PAVILION — Within two years of becoming the director of the Hollwedel Memorial Library, Josselyn Borowiec has received one of the 2021 New York State Outstanding Librarian Awards.
Borowiec was nominated by her library’s board of directors. Borowiec, the board said, really got things rolling when she took over the library. She started yoga programs for both children and adults – she is a certified yoga teacher – while maintaining the programs already at the library as well as introducing new ones.
That is when COVID hit.
“So I immediately switched to online Facebook Live,” she said of shifting library programs to an online platform.
It has been a busy year, with little signs of a slowdown.
“I think I was the first librarian in the area that immediately went to Facebook Live for story time and we’ve been offering it ever since.”
Borowiec also started to do Facebook Live yoga classes as well — one for adults and one for kids — and refreshed the library collection.
Hollwedel Memorial Library is also preparing for a vote which would allow the library to be part of the school tax district and the school to collect the taxes for the library.
Then to mark National Library Week in April, state Sen. Sean Ryan, D-Buffalo, solicited nominations from across New York for librarians who go above and beyond to serve their communities. Nominations came in from every corner of the state, and a total of 11 winners were chosen — one of which was Borowiec.
Specifically, Ryan recognized Borowiec’s leadership in growing the library’s innovative programming, improving technology use and knowledge, effective use of the library’s social media presence, and connecting with the Pavilion community. In addition, the senator noted that throughout the COVID-19 pandemic, she has worked tirelessly to maintain services for patrons.
“Senator Ryan’s recognition of the dedication of our library staff throughout the COVID-19 pandemic is a wonderful thank you for all of their efforts,” said Joan Gray, president of the Board of Trustees in a press release. “But it is the community that inspires us.”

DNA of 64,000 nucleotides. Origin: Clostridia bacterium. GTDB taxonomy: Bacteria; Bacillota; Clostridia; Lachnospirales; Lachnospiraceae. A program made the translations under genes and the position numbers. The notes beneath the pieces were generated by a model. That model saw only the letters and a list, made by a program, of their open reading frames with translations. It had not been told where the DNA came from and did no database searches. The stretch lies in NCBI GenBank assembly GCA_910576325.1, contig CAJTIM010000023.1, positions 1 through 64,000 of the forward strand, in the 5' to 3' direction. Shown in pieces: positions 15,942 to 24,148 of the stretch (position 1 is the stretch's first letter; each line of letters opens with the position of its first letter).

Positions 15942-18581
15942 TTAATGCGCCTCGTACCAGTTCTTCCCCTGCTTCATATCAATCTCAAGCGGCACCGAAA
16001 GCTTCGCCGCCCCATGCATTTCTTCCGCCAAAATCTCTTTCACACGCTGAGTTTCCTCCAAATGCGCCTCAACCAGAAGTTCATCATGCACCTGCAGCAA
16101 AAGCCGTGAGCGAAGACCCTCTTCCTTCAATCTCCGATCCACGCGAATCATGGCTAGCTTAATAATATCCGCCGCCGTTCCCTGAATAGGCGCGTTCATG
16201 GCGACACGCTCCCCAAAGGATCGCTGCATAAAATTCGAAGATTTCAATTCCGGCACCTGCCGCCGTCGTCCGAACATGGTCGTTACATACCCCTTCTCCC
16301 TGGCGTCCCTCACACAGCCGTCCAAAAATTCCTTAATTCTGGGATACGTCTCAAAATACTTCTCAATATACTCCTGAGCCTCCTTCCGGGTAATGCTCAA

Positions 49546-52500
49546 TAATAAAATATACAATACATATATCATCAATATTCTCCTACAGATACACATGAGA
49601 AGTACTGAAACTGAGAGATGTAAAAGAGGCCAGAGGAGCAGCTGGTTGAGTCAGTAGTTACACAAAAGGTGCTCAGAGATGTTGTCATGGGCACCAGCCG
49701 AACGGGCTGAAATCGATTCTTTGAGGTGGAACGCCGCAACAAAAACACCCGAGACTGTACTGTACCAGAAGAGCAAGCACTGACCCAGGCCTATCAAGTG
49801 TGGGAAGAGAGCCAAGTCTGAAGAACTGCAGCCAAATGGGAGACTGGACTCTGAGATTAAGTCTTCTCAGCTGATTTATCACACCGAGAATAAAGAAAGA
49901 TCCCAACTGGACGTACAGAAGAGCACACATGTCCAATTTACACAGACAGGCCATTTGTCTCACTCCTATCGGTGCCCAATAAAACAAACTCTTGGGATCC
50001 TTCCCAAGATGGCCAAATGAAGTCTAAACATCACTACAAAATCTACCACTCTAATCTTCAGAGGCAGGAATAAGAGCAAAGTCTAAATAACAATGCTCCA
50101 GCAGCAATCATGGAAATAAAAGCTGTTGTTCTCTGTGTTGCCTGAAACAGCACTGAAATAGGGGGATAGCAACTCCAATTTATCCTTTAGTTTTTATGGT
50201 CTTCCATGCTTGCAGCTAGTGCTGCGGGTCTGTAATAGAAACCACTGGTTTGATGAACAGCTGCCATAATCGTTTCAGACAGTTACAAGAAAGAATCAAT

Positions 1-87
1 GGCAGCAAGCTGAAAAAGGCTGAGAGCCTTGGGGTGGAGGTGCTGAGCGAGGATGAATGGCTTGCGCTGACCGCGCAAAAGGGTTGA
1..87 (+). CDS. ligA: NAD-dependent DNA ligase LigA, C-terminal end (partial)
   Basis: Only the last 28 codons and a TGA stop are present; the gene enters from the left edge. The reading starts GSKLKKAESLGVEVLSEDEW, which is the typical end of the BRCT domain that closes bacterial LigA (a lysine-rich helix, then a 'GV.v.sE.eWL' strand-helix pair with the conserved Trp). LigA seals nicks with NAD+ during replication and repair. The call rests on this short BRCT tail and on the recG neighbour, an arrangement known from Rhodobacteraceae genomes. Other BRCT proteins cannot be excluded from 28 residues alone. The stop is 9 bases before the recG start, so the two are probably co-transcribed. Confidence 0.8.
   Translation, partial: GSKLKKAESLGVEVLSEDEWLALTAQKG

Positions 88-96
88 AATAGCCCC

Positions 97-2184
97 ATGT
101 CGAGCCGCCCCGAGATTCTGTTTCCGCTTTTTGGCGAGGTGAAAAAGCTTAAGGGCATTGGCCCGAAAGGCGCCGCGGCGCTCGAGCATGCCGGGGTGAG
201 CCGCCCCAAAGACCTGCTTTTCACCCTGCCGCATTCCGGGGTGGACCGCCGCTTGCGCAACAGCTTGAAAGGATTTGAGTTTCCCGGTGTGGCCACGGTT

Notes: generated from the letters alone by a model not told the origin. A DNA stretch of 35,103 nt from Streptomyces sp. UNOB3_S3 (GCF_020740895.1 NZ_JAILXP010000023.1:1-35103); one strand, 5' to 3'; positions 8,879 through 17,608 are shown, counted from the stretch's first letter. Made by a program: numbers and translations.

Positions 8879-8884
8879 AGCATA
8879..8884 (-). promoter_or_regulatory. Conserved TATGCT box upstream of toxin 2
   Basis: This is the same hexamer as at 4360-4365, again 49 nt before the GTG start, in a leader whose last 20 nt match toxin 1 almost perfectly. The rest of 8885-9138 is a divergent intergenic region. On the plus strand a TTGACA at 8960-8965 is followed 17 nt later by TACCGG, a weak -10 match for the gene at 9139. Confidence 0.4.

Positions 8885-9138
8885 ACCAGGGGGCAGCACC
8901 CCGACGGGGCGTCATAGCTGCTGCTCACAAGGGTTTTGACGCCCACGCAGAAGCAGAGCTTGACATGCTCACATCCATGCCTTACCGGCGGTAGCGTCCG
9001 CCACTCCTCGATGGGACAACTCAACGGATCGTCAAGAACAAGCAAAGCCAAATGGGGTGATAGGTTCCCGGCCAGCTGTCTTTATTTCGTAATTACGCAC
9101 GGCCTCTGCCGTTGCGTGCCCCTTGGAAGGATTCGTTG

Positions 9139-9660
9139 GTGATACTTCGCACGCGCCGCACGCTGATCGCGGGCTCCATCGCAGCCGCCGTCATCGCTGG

Borowiec said she was surprised when she won the award as there were librarians from very big systems and libraries with amazing qualifications while Hollwedel is a little rural library.
“Very humbled to be included,” she said.
Borowiec said she fell into being a librarian after she split from her ex-husband. There was an opening at the Corfu library and she became the children’s librarian — a job she still holds, as both Pavilion and Corfu are part-time libraries.
As for why she enjoys being a librarian, Borowiec said the children are number one.
“They’re just amazing and inspirational,” she said. “The sillier you are, the more they like it.”
Borowiec said she likes helping people, and both of her parents were teachers, so she comes by it naturally. She said she wants Hollwedel Memorial Library to become a thriving community center.
Livonia Library staffer also honored
For Grace Frenzel working at the Livonia Public Library is not just a job but her true passion.
“This job is my like and I love it so much. I hope that it shows,” said Frenzel, who as youth services librarian for Livonia was also recognized as a 2021 New York State Outstanding Librarian.
At the library, Frenzel develops and runs the library’s maker events, teen clubs, and adult programs, among other duties. She has been working at the library since 2019.
“Grace has demonstrated great passion for Youth Services and made these services accessible throughout the pandemic by quickly pivoting to a virtual format and creating diverse programming, including story time, sing-along events, art projects, and science experiments, using things children could find in their homes while learning remotely,” says Suzanne McCauley, deputy director of the Pioneer Library System, of which the Livonia library is a member.
Frenzel led a shift to virtual programming for the library when the COVID-19 pandemic hit.
“Right when the shutdown happened, I was right on it,” she said. “I started doing a lot of the virtual stuff because I did not want to lose any of the rapport that we had worked so hard to build up with the kids.”
That build up she says will be only getting bigger, as she thinks of new ways to make the library better for everyone.
“The big thing that I am working on now is trying to find out where the blind spots in my services are,” she said, noting new efforts to assist home-schooling students and adults with disabilities.
Brendan McDonough of the Livingston County News contributed to this report.
COMING THURSDAY: This story originally appeared in the May 8 edition of The Daily News of Batavia. Read more about Livonia Public Library's "Outstanding Librarian" recipient in the May 13 edition of The Livingston County News.